Figure 2. Quiz Feature
Figure 3. Space Race Feature
Figure 4. Exit Ticket Quiz
Figure 5 shows the Socrative Library which is a feature that enables instructors to create, manage, and reuse their own quizzes and assessments for future classes. With this function, teachers are able to create and modify assessments that meet their instructional goals. It is essential to note, however, that the free version of Socrative only permits five quizzes to be stored in the library. The Shared Library feature of Socrative allows teachers to share, modify and collaborate on shared quizzes. This feature enables co-teachers, colleagues teaching the same subject, and mentors to access, co-create, and distribute learning resources through the Socrative platform. In order to get access to the shared library, teachers need an upgrade plan.
Figure 5. Library
The “Discover” feature of Socrative allows teachers to browse a library of shared quizzes and assessments generated by other educators (Figure 6). Teachers can use Discover to identify assessments that meet their teaching goals by searching for specific themes or browsing different categories. When the assessment is found, the teacher can preview, adopt/ adapt, and store it in their library for future use. It is important to note that the ‘Discover’ feature in the Socrative platform is currently in public BETA, which refers to a software development phase where a product or feature is released to a limited audience for testing and feedback before going public and is only accessible to users in the United States and Canada.
Discover is different from the shared library feature where the Discover feature enables teachers to search and navigate a collection of quizzes and assessments developed by other Socrative users. On the other hand, within their Socrative network, teachers can share, modify, and collaborate on quizzes through the shared library. Further, this feature is only accessible with an upgrade plan.
Figure 6. Discover [BETA]
As illustrated in Figure 7, at account creation, Socrative generates a default room that cannot be deleted or removed from the menu and offers limited customization options, such as changing the room title but not adding a roster. Students have three options to join a Socrative room. One way is to visit www.Socrative.com, click on “Student Login,” and enter the teacher-provided room name. The other two options are that students may use the link provided by their teacher or scan the QR code with a mobile device to access the room directly.
Figure 7. Socrative’s Rooms
Reports and results
After completing an activity such as a Quiz, Space Race, Exit Ticket, or Quick Question-Short Answer activities, teachers can generate reports in Socrative (Figure 8). On the sidebar, reports can be selected by type and exported through email, device download, or Google Drive. Moreover, multiple report types are available, including Complete Results Excel for an overview of the entire quiz, Individual Student PDFs for PDF copies of individual student quizzes, Results Summary PDF for question data and a PDF of the entire quiz, and Answer Key PDF for a single PDF containing the correct answers.
Figure 8. Socrative’s Reports
This section assesses the Socrative platform in light of the TESOL Technology Standards developed by Healey et al. (2008) for language teachers. Using such standards is a way to help evaluators with a common framework for evaluating the same platform which may increase the possibility to come up with similar conclusions and decisions. By utilizing established and organized standards designed particularly for evaluating technology in language learning, the evaluation can ensure relevance to the community of English language teachers who may be considering using the platform. Two of these standards highlight the importance of language teachers using technology to improve their assessment and language instruction of their students. The following are the curated criteria:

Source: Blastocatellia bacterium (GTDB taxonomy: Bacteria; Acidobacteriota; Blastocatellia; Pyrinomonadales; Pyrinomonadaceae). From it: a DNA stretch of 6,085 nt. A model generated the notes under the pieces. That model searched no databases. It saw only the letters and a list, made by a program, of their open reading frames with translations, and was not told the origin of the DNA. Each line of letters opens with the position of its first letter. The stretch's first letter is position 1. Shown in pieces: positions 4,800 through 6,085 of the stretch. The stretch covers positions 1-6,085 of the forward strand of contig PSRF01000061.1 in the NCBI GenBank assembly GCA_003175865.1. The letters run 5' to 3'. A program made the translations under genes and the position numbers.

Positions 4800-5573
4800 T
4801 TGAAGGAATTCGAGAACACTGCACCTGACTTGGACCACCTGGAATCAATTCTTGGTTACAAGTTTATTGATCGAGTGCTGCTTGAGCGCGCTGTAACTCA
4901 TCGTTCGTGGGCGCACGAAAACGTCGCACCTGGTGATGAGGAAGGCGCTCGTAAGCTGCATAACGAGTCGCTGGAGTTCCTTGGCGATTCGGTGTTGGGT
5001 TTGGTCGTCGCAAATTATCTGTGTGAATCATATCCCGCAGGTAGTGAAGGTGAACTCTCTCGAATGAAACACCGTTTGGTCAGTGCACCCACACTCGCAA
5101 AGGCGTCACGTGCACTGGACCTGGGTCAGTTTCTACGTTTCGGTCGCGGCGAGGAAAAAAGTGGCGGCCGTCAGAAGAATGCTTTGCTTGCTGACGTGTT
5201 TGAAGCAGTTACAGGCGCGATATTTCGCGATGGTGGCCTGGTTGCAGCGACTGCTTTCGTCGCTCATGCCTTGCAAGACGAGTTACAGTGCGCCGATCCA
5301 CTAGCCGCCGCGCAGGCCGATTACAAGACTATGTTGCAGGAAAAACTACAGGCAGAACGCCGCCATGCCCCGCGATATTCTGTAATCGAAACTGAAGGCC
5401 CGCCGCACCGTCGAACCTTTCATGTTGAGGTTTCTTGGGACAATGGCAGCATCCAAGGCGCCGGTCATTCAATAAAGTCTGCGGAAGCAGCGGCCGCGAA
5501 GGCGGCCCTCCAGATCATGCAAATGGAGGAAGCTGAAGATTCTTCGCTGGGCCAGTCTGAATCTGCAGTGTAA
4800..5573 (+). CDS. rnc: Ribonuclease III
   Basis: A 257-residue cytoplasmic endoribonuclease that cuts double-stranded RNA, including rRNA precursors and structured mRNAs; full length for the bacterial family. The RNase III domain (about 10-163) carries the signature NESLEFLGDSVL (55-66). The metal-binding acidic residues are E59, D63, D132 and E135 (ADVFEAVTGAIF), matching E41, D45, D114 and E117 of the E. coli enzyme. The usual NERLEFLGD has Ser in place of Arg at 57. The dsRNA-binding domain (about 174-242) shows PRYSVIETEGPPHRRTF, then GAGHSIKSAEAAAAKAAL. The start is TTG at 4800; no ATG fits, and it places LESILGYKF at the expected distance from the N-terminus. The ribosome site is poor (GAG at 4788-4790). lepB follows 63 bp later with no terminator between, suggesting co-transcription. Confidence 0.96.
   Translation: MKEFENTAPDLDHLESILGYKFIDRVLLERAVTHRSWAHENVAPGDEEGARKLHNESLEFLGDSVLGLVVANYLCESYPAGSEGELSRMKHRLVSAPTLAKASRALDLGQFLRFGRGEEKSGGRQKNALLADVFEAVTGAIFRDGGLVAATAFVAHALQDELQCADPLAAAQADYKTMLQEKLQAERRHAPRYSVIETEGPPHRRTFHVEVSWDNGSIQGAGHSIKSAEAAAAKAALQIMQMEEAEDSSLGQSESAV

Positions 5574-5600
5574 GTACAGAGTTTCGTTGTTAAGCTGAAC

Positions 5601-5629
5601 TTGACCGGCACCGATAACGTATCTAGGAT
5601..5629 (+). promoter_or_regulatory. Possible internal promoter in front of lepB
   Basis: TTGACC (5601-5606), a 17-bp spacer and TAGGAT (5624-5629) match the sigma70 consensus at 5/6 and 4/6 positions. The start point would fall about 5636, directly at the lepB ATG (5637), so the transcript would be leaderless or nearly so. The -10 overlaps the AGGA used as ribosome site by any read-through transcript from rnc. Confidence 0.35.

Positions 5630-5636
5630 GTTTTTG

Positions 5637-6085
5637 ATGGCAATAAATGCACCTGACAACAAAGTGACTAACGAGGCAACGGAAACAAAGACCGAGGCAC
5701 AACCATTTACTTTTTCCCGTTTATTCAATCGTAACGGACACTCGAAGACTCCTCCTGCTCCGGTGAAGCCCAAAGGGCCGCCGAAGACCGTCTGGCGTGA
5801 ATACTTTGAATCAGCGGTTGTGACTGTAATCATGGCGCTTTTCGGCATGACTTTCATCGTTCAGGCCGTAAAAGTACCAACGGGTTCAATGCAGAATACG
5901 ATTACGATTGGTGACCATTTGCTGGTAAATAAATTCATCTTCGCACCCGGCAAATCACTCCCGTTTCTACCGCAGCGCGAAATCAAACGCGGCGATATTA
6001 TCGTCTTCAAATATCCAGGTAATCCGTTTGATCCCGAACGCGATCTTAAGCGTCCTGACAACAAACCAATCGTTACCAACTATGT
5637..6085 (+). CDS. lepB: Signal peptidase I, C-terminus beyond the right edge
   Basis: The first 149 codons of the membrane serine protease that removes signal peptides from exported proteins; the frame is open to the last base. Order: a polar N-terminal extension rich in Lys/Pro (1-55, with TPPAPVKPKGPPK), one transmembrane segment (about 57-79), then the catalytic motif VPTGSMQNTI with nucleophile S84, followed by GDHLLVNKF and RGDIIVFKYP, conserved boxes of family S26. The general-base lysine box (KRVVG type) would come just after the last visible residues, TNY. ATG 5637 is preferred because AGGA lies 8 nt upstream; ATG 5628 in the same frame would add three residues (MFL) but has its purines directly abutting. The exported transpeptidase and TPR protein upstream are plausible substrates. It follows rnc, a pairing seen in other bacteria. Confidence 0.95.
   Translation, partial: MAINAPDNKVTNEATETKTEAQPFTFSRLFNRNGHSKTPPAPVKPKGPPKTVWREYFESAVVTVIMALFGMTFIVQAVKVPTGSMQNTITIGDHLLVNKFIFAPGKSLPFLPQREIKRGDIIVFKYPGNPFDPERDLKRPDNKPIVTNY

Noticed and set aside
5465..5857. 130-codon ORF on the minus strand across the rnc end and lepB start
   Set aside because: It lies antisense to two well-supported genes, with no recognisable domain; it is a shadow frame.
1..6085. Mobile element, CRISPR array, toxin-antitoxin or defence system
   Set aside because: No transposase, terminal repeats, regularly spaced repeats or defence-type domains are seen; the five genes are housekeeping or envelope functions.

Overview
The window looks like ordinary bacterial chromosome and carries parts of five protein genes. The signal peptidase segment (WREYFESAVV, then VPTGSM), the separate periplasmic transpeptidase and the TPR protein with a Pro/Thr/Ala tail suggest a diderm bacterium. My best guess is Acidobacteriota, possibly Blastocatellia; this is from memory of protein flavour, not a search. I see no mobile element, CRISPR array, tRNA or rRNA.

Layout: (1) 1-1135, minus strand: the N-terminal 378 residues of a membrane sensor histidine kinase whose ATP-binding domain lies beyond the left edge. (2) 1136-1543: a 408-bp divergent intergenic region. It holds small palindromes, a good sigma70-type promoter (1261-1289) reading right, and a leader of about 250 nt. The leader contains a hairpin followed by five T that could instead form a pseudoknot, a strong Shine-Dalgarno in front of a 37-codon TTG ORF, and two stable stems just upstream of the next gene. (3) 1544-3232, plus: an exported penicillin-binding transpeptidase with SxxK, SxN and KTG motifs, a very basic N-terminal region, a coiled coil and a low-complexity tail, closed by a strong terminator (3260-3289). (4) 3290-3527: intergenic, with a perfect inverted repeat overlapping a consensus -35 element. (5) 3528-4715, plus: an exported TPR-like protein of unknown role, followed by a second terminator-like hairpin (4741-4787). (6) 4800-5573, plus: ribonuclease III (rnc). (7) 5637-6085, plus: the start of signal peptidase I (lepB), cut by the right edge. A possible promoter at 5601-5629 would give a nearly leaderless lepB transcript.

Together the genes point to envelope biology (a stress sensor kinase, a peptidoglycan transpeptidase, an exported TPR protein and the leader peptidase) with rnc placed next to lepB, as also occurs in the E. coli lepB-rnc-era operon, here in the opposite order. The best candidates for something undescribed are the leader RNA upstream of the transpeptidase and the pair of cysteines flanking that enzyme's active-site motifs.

- The platform allows language teachers to demonstrate familiarity with various forms of assessment that employ technology (TESOL Standard 1).
- The platform allows language teachers to use technology-enhanced assessment results to plan instruction (TESOL Standard 2).
It is important to mention that these two evaluation criteria are specifically focused on how Socrative can assist language instructors in improving student assessment and planning lessons. Although they do not explicitly mention the modification of formative assessment, they highlight the use of technology in assessment to support effective language instruction. Moreover, the TESOL Technological Standards are a comprehensive set of standards covering a broad range of technology-related topics in language acquisition, including digital literacy.
Overall, this evaluation aims to determine how Socrative meets the following two criteria, which have been specifically selected for their relevance to EFL teachers and their utilization of technology.
The platform allows language teachers to demonstrate familiarity with various forms of assessment that employ technology (TESOL Standard 1).
Using Socrative, language teachers can illustrate their expertise in applying various technology-based assessment methods. For instance, a teacher may use Socrative to develop a brief formative question to determine whether or not students have understood the main idea of reading. It also allows language teachers to demonstrate their understanding of technology-based assessment and their ability to utilize it in the classroom. It also enables teachers to incorporate technology into their teaching practices, improving their credibility as educators and enhancing the learning experiences of their students.
Socrative helps teachers evaluate students’ language skills effectively by utilizing multiple features, including Quizzes, Space Races, Exit Tickets, and Quick Question-Short Response activities. For example, when teachers create a quiz to evaluate their students’ proficiency in identifying and applying a grammar rule. In addition, teachers can utilize the “Space Race” function to engage students in a friendly competition and test their knowledge of grammar by dividing the class into two teams and challenging them to answer grammar questions correctly within a given time limit. Furthermore, the “Exit Ticket” feature can be used to push students to compose a quick response describing how they plan to use the grammar rule in their writing or speaking. With these elements, a teacher can assess their students’ grammar skills, including grammar comprehension, application, and production, interestingly and interactively.